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Maritz: Car Shopping a Lonely Journey, Dealers Missing Opportunities

November 26, 2013

ST. LOUIS — According to a new study by Maritz Research, the automotive industry is missing an opportunity to build long-term customer relationships, with one in five customers never hearing from their dealer immediately after their purchase. The study also found that 75 percent of in-market customers were never contacted by dealers who already know them.

“It’s clear that dealers who focus on a single sale miss the bigger picture of the customer journey,” said Chris Travell, vice president of strategic consulting for the Automotive Research Group at Maritz Research. “People will buy numerous vehicles in their lifetime, so staying in touch with them throughout the ownership of their current vehicle — not just after making the sale — will put a dealer in the right place at the right time to assist customers with their next purchase.”

The Automotive Customer Journey Study polled more than 4,200 car buyers on what they think, feel, want and need when it comes to purchasing a new vehicle, as well as what they need to hear as owners throughout their journey.

The following are the study’s key findings:

Dealers aren’t thinking beyond the sale: After dealerships closed the deal on a new vehicle, one in five people said they were not contacted right after the purchase. “We never heard from the dealer after the sale; no service offers, no purchase follow-ups, nothing,” said one respondent. “Everyone always calls right after you buy a new vehicle when there should not be any problems. No one ever calls 12 to 36 months later asking if everything is alright.”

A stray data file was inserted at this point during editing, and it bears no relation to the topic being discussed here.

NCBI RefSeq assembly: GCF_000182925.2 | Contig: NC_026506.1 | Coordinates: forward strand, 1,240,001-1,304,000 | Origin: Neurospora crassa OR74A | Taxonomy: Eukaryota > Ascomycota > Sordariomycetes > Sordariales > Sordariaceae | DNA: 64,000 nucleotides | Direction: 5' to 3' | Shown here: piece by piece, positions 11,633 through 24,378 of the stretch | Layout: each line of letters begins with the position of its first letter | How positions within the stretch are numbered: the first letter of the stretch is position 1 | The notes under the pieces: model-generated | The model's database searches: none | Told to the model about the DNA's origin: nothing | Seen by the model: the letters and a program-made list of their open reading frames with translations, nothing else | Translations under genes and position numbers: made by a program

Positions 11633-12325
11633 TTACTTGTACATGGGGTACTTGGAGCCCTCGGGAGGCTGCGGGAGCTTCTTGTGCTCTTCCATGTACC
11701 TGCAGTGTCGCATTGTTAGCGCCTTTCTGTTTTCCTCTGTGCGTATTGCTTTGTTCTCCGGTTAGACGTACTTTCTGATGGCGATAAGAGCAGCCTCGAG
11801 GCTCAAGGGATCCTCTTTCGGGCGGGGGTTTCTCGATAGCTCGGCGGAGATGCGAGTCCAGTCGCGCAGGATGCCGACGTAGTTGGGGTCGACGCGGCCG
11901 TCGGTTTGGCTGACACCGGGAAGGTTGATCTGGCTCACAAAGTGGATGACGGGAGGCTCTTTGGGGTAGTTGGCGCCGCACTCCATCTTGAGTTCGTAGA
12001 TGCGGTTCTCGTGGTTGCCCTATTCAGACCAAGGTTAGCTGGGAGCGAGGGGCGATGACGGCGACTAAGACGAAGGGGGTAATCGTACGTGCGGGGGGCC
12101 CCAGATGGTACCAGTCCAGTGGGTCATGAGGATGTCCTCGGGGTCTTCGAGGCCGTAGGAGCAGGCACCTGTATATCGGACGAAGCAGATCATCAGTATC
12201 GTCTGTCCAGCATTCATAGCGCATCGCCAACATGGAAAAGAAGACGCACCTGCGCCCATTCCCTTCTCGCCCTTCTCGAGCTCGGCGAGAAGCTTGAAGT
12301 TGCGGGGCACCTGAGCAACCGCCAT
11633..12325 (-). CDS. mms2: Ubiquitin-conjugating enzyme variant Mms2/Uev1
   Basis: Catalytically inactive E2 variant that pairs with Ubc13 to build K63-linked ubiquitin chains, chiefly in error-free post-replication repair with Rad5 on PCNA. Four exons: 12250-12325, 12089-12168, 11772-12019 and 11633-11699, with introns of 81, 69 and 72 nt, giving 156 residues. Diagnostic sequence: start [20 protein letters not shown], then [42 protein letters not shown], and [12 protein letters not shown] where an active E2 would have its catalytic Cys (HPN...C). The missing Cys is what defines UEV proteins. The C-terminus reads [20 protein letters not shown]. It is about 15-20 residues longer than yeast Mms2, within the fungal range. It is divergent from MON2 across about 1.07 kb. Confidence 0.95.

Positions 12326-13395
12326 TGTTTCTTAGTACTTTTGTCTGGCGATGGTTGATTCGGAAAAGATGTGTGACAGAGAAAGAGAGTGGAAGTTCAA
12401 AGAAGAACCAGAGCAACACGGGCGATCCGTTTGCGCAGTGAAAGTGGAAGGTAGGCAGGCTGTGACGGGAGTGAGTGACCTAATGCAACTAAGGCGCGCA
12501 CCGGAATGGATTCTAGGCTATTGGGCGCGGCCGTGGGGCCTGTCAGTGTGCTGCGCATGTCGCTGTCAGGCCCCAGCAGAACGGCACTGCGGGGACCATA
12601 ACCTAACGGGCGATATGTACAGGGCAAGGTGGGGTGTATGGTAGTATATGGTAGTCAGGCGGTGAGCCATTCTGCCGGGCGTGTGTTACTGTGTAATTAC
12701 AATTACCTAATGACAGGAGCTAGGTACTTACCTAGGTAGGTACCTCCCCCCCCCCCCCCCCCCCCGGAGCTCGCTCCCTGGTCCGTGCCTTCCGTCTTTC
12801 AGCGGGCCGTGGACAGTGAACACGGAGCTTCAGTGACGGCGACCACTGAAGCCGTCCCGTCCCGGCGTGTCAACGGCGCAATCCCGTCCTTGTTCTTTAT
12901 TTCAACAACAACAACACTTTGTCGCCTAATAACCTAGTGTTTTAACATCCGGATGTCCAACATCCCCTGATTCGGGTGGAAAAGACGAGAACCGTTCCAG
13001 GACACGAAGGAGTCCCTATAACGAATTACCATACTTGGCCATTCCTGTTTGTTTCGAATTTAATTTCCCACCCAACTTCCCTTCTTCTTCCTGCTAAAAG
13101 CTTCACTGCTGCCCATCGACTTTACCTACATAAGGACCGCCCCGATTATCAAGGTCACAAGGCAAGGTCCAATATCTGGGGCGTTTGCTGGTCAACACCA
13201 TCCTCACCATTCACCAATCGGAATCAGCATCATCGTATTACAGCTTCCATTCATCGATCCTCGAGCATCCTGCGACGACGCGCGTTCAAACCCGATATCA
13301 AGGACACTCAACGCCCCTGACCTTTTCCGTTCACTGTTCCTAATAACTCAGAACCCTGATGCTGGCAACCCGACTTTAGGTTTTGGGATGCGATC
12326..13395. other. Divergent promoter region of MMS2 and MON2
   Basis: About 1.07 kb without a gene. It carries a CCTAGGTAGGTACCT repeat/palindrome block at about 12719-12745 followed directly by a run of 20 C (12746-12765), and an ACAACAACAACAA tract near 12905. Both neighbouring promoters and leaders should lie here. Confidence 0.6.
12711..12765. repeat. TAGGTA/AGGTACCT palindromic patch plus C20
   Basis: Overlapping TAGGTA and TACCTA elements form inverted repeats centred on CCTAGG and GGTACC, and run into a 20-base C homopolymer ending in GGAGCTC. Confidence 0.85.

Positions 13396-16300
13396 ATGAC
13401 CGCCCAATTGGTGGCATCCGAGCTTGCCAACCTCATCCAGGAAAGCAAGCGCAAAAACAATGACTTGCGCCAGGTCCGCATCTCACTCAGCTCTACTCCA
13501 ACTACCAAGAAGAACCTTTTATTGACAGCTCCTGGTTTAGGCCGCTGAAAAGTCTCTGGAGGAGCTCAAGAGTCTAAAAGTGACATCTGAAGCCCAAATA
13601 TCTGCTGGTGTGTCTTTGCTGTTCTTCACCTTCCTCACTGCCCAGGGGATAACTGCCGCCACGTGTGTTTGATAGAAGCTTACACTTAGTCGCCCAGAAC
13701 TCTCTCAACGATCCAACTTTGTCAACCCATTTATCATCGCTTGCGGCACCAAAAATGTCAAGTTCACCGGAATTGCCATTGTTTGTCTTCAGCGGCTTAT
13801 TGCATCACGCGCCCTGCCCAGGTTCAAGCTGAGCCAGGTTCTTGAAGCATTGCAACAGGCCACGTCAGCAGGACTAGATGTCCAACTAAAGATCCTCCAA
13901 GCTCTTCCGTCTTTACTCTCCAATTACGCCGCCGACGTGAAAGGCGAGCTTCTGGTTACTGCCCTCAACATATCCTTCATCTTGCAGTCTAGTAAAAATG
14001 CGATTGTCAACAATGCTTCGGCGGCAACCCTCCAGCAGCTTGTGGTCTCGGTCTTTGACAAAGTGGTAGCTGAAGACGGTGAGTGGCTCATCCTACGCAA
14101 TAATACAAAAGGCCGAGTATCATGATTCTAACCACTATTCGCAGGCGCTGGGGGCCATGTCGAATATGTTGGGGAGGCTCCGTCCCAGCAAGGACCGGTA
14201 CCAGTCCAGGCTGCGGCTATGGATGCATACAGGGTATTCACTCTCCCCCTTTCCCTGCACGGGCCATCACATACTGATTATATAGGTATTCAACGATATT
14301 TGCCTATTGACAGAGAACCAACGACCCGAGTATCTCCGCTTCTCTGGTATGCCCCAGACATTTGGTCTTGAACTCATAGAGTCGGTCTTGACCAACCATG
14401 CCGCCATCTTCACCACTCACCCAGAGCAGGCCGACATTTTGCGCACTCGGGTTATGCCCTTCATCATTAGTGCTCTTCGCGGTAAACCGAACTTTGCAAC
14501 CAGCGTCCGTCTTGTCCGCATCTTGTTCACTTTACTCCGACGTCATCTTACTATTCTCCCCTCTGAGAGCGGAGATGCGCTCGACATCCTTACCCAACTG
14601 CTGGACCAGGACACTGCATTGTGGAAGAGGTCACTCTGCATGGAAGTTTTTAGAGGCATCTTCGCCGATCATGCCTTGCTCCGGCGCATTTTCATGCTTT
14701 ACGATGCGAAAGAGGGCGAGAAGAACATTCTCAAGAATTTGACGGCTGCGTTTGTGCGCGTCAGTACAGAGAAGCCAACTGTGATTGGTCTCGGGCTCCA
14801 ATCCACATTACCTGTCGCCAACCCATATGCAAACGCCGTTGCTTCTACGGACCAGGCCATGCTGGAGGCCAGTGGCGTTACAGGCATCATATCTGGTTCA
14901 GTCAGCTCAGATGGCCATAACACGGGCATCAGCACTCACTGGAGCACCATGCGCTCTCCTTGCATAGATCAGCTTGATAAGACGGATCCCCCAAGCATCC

More customers are in the market than you’d think: One year after purchasing a new vehicle, 40 percent of customers are already thinking about their next purchase, even if it is a few years away. “A purchase anniversary follow-up … would have been a big plus. Maybe we are ready for a new [car] and perhaps a call would help us decide,” said one consumer.

Dealers should communicate more, as long as it’s relevant: One in five vehicle owners received too little communication. The study also found the longer someone went without contact, the more dissatisfied they became and the less likely they were to buy again from the same dealership. “Too little contact may mean the dealer doesn’t care about [my] satisfaction … more personalized customer service would help promote loyalty for the product and dealership.”

Dealers need to use the information they have: Seventy-five percent of customers were never contacted by their dealer or manufacturer when they were actively looking or thinking of buying a new vehicle, despite the dealer knowing when the lease was up or the finance term was over. “I would like someone to contact me closer to the end of my lease to discuss options for a new lease and prices,” one respondent said.

Communication changes over time: Customers expect to hear from the brand and dealership throughout the ownership of their vehicle. The desired communication changes over time, whether they’ve owned the vehicle six months or six years. “I wanted them to contact me, just to see if I had any complaints, problems or input,” a respondent said.

More and more, prospective buyers go online to research potential purchases and read reviews of others’ experiences. Some avoid dealerships altogether. Because of this, the customer is more prepared than ever and expects the relationship with a dealer to provide them value.